Fertilizers provide plants with the nutrients that they need, outside of what they cannot get from the environment around them. There are 3 major nutrients and 6 minor nutrients that plants need for their health. The major nutrients are the N-P-K nutrients – Nitrogen- Phosphorus – Potassium. The 6 minor nutrients are calcium, magnesium, sulfur, iron, manganese, and zinc. Deficiencies in these nutrients will result in poor growth and even death in plants.
At the same time, the gardener needs to understand that an excess of nutrients is just as bad as any deficiency. Too much nutrients can lead to what is termed “fertilizer burn.” Just like vitamins, some are needed by plants in large quantities and others, in only minute amounts. Too much fertilization, particularly chemical fertilizers, can also reduce the quality of your soil or upset its ecological balance in the long run.
The main nutrient needed by plants is nitrogen. Nitrogen is not a mineral, and therefore, is not found in the soil. Plants can only obtain nitrogen from the air, or from organic material added to the soil. Although nitrogen is plentiful in the atmosphere, it is reliant on agents to transfer it into the soil, where plants need it the most. These agents include:
- Decomposing organic material
In order for plants to utilize nitrogen, it first needs to be in nitrate form. Nitrogen in nitrate form can be easily absorbed by plants for immediate use. Nitrogen in ammonium form on the other hand, cannot be broken down so easily, and needs the action of microbes or other organisms to do the job.
A good nitrogen fertilizer should contain part ammonium-nitrogen and other nitrates to simultaneously release nitrogen slowly and rapidly. Organic nitrogen like urea nitrogen which release nitrogen slowly, should only be used in conjunction with faster acting nitrogen sources.
Phosphorus is a mineral, and therefore, it does not dissolve or break down as easily as nitrogen molecules. Phosphorus ions bind together with other elements to form phosphate compounds which may or may not be absorbable by plants, depending on which other ions have bound themselves together.
Phosphorus fertilizers should be applied to the soil as close to the roots as possible, or in anticipation of their growth path. The reason for this is because of the highly reactive nature of phosphorus, which will bind onto other mineral ions at the slightest opportunity.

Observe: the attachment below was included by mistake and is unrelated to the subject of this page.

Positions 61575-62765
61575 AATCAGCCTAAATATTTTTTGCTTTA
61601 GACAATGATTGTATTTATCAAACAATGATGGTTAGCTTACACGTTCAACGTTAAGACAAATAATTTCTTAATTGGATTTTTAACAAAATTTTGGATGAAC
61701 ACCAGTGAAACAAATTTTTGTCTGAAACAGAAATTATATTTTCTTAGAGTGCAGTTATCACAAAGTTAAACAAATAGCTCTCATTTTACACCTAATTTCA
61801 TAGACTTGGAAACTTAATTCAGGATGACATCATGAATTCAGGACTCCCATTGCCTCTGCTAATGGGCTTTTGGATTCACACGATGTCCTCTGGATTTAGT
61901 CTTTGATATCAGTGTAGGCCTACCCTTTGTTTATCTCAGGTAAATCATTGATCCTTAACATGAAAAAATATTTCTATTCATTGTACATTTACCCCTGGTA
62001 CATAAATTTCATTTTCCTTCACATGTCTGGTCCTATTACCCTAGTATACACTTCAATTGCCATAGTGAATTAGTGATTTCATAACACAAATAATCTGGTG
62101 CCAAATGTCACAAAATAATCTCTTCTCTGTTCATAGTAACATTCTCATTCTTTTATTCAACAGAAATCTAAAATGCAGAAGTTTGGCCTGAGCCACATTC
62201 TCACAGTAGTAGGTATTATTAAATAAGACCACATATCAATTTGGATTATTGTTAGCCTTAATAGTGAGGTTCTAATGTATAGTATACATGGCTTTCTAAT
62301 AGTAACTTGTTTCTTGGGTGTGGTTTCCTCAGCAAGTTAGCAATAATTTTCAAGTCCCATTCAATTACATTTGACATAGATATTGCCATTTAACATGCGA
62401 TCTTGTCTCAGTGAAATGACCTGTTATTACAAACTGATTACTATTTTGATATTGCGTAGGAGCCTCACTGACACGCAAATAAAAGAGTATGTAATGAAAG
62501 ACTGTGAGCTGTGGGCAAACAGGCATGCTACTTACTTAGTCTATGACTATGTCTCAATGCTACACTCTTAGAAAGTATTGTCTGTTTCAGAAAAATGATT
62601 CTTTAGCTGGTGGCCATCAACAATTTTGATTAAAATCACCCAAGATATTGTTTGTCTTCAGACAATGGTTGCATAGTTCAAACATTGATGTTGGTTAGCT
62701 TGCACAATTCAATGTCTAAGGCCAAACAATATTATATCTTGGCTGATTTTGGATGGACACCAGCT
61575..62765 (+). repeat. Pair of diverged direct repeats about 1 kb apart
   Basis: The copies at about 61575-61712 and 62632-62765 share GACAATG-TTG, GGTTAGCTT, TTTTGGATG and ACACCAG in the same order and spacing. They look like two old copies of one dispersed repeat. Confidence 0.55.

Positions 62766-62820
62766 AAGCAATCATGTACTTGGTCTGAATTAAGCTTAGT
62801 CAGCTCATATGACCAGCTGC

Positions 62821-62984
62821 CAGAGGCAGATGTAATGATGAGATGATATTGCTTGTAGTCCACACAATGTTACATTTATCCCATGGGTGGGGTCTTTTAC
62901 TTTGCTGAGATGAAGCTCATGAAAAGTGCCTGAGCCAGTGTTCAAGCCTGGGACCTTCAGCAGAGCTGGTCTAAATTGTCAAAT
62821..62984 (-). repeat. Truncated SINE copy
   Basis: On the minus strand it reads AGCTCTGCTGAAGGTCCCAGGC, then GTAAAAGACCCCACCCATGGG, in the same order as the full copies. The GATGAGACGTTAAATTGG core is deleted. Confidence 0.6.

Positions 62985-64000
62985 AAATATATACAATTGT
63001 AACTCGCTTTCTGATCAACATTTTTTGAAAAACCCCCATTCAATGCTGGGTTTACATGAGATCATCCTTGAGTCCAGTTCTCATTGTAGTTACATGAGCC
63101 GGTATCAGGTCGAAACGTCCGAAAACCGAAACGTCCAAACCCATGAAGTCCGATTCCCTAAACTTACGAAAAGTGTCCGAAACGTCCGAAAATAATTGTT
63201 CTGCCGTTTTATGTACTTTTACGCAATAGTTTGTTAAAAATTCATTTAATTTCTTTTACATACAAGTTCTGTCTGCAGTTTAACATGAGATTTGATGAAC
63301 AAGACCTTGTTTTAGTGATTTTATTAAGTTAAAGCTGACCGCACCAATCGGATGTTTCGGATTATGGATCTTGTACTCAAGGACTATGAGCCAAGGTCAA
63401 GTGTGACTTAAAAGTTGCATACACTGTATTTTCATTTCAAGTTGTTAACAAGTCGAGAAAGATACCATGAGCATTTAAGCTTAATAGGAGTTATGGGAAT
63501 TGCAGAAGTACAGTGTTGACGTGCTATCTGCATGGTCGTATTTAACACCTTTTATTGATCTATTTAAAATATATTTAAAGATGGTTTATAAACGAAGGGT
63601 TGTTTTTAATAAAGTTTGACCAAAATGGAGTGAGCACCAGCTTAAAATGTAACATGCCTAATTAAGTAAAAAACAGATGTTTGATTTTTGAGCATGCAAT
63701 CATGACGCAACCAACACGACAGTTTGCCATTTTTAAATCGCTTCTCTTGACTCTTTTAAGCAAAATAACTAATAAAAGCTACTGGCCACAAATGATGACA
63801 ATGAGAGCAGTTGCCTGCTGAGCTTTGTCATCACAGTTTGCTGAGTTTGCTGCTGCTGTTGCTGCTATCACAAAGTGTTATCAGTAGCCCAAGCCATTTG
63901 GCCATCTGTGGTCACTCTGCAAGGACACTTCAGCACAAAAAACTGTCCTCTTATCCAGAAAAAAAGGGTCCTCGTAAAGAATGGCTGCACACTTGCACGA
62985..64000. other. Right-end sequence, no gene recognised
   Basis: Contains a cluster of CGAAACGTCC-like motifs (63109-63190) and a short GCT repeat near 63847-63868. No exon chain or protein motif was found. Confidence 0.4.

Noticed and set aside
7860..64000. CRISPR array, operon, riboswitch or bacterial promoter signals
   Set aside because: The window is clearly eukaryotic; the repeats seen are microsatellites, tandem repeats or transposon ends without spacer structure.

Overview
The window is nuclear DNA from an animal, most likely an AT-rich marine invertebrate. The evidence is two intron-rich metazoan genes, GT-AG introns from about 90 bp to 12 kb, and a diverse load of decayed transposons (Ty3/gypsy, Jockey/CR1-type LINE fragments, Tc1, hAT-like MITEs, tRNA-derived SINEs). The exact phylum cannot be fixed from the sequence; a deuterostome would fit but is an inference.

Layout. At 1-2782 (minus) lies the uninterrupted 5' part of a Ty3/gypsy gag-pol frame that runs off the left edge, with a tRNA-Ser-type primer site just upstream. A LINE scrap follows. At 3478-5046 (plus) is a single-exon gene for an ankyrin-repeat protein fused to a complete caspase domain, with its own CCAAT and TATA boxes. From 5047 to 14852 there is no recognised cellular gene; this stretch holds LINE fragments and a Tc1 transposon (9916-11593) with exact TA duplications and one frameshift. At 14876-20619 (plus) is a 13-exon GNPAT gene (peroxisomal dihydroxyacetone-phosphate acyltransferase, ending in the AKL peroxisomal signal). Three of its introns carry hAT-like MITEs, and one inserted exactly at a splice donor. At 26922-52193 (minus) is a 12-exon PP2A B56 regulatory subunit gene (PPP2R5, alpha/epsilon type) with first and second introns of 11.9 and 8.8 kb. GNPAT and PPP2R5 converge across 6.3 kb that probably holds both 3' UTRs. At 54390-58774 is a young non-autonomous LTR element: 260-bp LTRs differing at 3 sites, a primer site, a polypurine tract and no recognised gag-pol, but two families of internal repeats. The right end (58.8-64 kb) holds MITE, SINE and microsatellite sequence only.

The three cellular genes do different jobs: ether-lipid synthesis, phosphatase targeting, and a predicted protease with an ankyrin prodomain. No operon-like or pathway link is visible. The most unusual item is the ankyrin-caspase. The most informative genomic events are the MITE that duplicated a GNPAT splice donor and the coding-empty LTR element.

As a starter fertilizer, phosphorus and nitrogen are the two most important components which should be applied in the soil around seeds before they sprout, usually about a couple of inches between them and the seed.
Phosphorus fertilizers are commonly available as either water soluble, citrate soluble, or citrate insoluble forms (citrate is a form of citric acid). For seed planting, water soluble or citrate soluble phosphate are most suitable. Be careful with diammonium phosphate (read the label) because of its high ammonia content which can injure germinating seedlings; monoammonium phosphate is the better choice.
Potassium is one of the most important nutrients for plants; plants need it for manufacturing starch and stomata activation. As such, plants absorb and use it in large quantities every day – nearly as much as nitrogen. While potassium is found in abundance in many soils with the exception of sandy or peaty soils; like phosphorus, it is not easily available to plants unless it is in a form called exchangeable potassium. The main bulk of soil potassium is locked up in mineral formations that are resistant to weathering.
Exchangeable potassium is found as colloids on clay particles or humus particles, where the K ions trade places with other ions that replace them once they get taken up by plants. This exchangeable form of potassium is best obtained from fertilizers, since freely available potassium is naturally scarce in the soil, and easily washed or leached away by rains.
Potassium and phosphorus fertilizers should be split into several applications a year, because plants will take in potassium regardless if they need it or not. So splitting up the applications will save valuable potassium from going to waste, or improve its efficiency.
Potassium should be applied as close to the roots as possible, because like phosphorus, it doesn’t “travel,” and will get bound to other ions before the roots even get near. Manure, compost, or potassium chloride will all provide potassium to the soil, while improving its structure. For fruit trees and vegetables, try using potassium nitrate instead, which has a lesser potassium content than potassium chloride, and provides some nitrogen as well.
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